The New York Times charted the geographic spread of droughts over the past century as small multiples. The print version was different, alas I have no photo, but the online version neatly groups maps by decade. Of some interest is how similar the scale of the 2012 coverage is in relation to that of 1934, the year of the Dust Bowl.
Credit for the piece goes to Haeyoun Park and Kevin Quealy
It turns out not so much. A comparison of the 2008 data for average BMI (coarsely how fat a person is) for countries across their economic productivity (GDP per capita) and total medals won shows that a country’s health culture does not greatly impact said country’s Olympic chances.
This is another from my work series on infographics for the Olympics.
Last summer an earthquake rattled the East Coast; I felt it while lounging on the beach at the Jersey shore when I was on holiday. But Washington got hit pretty hard. The Washington Monument lost some stones. I just lost an iced tea that spilled. But, the Monument is now going to be closed until perhaps 2014 for repairs. This infographic from the Washington Post details where the damage is found on the Monument and how the slabs will be repaired.
Bradley Wiggins won the Tour de France over the weekend; he is the first Briton to do so since the Tour began in 1903. (But to be more accurate, Wiggins was born to an Australian man and English mother in Belgium.) Naturally the BBC covered this topic in an infographic focusing on the nationality of those who finished in the Top-10 of the Tour over the course of its history.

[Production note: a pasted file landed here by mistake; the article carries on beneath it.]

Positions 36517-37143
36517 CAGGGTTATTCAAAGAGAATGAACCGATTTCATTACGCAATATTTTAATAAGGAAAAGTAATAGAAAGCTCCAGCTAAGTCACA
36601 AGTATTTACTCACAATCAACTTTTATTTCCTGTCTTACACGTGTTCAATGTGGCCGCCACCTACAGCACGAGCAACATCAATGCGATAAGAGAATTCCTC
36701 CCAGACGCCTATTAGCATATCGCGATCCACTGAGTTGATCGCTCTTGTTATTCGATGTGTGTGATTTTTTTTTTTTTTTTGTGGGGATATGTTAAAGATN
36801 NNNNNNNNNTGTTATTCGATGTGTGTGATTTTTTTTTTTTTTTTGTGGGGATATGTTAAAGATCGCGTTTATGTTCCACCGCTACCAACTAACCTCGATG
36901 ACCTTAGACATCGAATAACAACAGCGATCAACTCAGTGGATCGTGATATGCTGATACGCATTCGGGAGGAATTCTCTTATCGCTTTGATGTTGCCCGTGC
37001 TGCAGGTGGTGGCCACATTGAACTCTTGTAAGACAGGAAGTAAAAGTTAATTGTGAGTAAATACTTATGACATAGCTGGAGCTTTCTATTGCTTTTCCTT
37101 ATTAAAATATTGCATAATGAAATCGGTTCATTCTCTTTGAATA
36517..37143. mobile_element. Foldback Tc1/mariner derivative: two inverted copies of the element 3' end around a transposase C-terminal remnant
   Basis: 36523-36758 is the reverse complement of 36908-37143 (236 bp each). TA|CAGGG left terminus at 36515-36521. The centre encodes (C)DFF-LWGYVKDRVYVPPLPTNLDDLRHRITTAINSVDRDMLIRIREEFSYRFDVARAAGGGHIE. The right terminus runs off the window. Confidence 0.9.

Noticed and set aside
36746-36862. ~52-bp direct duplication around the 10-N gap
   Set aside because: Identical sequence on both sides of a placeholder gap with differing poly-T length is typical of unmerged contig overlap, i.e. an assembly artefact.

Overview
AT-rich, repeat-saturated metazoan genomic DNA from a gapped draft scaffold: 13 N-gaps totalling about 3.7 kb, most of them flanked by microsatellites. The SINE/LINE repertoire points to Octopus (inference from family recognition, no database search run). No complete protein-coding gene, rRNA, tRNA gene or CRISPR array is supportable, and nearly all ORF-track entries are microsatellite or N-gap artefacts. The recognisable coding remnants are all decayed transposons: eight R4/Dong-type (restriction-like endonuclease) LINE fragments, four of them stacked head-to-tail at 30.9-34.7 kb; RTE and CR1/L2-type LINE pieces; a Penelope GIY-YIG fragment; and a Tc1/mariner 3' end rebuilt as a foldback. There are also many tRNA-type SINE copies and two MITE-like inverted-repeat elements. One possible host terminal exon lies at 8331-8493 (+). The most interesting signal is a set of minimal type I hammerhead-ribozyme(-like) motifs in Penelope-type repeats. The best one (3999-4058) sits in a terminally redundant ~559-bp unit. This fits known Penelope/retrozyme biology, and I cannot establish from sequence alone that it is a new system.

Except when I first saw this I was confused. So far as I understood, the Tour is not run by individuals (as in the Olympics) or by national teams (as in European “football”). Rather, it is more like Formula 1 racing with individuals as part of a corporate team. So naturally I expected to see which teams had won. Instead I was looking at “by country”.
This I then figured meant by position within the Top-10 as each person/position is clearly segmented. That sort of made sense as I looked at the first few rows and saw red (America) and I recalled the success Lance Armstrong enjoyed. But that sense fell away when I reached the end of the list that should have had Frenchman in the top. It turns out that the legend for the piece dictates the order of the nationality of the winners of the Top-10 without respect to their actual placement. That perhaps could be a bit clearer.
The colours sort of make sense as groupings of countries. Blue groups the Benelux + France whereas red groups English-speaking countries. Orange for Italy and yellow for Spain while green groups former Soviet states and grey/black appears to be a collection of the rest.
Further down the rows, I ran into a smaller problem in that the number sequence seemed a bit out of sorts. The Tour was cancelled during the World Wars, but no mention of that is made in the graphic itself.
A worthwhile graphic—after all who does not want to see their country winning?—but its labelling could stand a bit higher finish.
From XKCD comes an informative infographic about your central visual field. As always, it’s quite informative. It’s not quite light hearted for Friday, but you’ll probably get an odd look or a laugh when you move your face really close to your monitor…
Also as always, credit for the piece goes to Randall Munroe.